I Did Not Pick My Genre…My Genre Picked Me
Recently, my debut novel, Scout’s Honor, won Bronze in the genre of “Southern Fiction” at the 2016 Readers’ Favorite International Book Awards. At the Awards Ceremony, winners from every genre imaginable crossed the stage to receive their medals and subsequent photo opportunity. My book was entered in the contest under “General Fiction” and “Southern Fiction.” General Fiction obviously casts a larger net, while Southern Fiction is more specific.
Whenever someone asks me what kind of fiction I write, I have to think about it for a minute. The truth is, my writing fits into several modern day genres: Fiction, Contemporary Fiction, Southern Fiction, Women’s Fiction, and Book Club Fiction. One book reviewer gave Scout’s Honor a 3-Star review (which I appreciated!) because it was “Christian” and she didn’t like the genre “Christian Fiction.” While I understand not reading Christian Fiction, I will say in response to that criticism…good luck finding a southern story without any Christian characters in it! Later, a Christian Book Blogger would not even post a review of Scout’s Honor on her blog because she thought it presented Christianity in a negative light and her blog readers wouldn’t appreciate that. I tried to present Christianity in a real light – one where there are human beings at various levels of faith hiding in dark corners, looking through broken mirrors and shattered people of faith doing ugly things to one another, wrestling with their beliefs, and then trying to redeem themselves. That isn’t really Christian as it is human.
On one of the live YouTube author roundtables hosted by French Press Bookworks awhile back, Australian author David O’Sullivan addressed the topic of the “young adult” genre during a discussion piece concerning the “dumbing down” of The DaVinci Code for teen readers. He was adamant that there is no such thing as “young adult” genre. And I think he is mostly right. Genre is really just a commercial invention which funnels works of art and writing into neat little folders and packages in order to better market them to specific audience clusters. Genre certainly has its place in the world; authors and publishers need to eat too. However, at their core, books are just stories reflecting authentic life in some way, whether it’s a story about a teenager in the midst of a high school love triangle full of vampires or an everyday kind of man trying to make it off of Mars alive.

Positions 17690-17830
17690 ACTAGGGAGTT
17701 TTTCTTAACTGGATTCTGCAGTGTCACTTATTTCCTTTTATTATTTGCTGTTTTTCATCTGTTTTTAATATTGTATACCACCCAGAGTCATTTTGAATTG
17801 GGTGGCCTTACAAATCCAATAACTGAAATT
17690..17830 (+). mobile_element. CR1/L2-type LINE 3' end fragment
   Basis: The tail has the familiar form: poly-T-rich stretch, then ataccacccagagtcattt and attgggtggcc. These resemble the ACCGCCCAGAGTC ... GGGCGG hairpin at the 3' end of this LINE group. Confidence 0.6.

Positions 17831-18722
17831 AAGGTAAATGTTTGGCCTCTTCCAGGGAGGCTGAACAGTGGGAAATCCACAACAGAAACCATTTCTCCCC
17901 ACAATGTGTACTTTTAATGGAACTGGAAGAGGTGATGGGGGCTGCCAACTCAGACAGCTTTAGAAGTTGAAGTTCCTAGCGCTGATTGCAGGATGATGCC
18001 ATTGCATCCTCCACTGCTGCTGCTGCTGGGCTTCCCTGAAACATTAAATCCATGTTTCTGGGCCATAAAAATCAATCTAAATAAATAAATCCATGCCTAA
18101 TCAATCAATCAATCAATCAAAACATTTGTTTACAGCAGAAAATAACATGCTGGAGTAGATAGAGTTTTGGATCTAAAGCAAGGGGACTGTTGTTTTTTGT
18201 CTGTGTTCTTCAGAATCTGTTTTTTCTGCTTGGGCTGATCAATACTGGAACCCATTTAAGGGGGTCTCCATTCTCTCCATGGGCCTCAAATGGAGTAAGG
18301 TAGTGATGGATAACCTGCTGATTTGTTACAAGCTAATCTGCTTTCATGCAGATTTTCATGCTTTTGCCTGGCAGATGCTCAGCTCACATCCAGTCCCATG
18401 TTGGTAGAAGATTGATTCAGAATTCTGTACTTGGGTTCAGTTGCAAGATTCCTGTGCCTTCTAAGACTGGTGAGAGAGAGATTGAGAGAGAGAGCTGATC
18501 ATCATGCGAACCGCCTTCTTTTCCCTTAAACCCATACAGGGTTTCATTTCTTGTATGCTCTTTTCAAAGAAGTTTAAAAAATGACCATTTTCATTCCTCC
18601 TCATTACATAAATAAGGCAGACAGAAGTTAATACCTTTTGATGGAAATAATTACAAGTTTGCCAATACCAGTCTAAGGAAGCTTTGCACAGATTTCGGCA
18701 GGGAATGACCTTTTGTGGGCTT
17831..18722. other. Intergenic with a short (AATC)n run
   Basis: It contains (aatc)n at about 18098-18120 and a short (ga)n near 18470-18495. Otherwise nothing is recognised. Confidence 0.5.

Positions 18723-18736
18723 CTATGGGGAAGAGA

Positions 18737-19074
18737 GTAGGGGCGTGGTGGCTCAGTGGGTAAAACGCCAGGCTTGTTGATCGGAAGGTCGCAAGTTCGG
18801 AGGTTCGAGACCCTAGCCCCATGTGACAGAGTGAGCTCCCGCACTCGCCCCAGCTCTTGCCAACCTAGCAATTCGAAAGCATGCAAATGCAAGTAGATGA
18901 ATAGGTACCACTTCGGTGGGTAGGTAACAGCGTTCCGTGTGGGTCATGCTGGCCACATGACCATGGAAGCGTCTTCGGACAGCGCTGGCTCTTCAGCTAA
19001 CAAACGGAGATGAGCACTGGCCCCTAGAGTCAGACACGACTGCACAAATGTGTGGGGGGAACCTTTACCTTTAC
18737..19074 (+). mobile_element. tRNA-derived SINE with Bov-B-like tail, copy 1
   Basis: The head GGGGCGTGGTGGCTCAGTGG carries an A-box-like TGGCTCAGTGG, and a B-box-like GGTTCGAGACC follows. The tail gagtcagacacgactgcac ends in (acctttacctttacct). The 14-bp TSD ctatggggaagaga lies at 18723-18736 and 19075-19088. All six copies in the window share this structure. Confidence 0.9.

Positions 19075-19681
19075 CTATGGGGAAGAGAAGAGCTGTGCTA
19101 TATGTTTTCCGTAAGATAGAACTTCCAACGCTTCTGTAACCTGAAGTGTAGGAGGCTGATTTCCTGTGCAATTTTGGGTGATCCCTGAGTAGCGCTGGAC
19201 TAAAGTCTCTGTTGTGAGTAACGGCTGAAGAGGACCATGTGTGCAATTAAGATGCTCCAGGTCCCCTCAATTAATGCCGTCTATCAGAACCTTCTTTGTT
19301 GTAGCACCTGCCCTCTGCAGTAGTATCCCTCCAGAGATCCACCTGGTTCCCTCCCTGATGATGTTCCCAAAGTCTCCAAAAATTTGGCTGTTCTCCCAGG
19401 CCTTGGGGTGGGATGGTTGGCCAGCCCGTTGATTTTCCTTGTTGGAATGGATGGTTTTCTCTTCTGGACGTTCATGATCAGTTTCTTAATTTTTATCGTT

When I think of the reader who reads my book, I think much wider than the middle class white mom who browses the genres where one would find Scout’s Honor. I also think of the eight-five-year-old father of a co-worker who read and loved Scout’s Honor because it reminded him of when he was younger in rural North Carolina. I also think of the retired physicist battling Stage 4 cancer who came to my launch event, read my book and said that it reawakened a love of novels in him. I think of the seventeen-year-old girl who read Scout’s Honor, and through the story, recognized that her friend was being taken advantage of by a much older, married man and then did something to put a stop to it. For contests and marketing, my writing fits into several average reader genres; however, I like to think of my work as stories for everyone.
Simply put, I did not pick my genre…my genre picked me.
Dori is the author of the award winning novel, Scout's Honor. Her second novel, Good Buddy, will be released next year. For more about her work, visit her website at www.DoriAnnDupre.com or follow her on Twitter, Instagram, Facebook and Pinterest.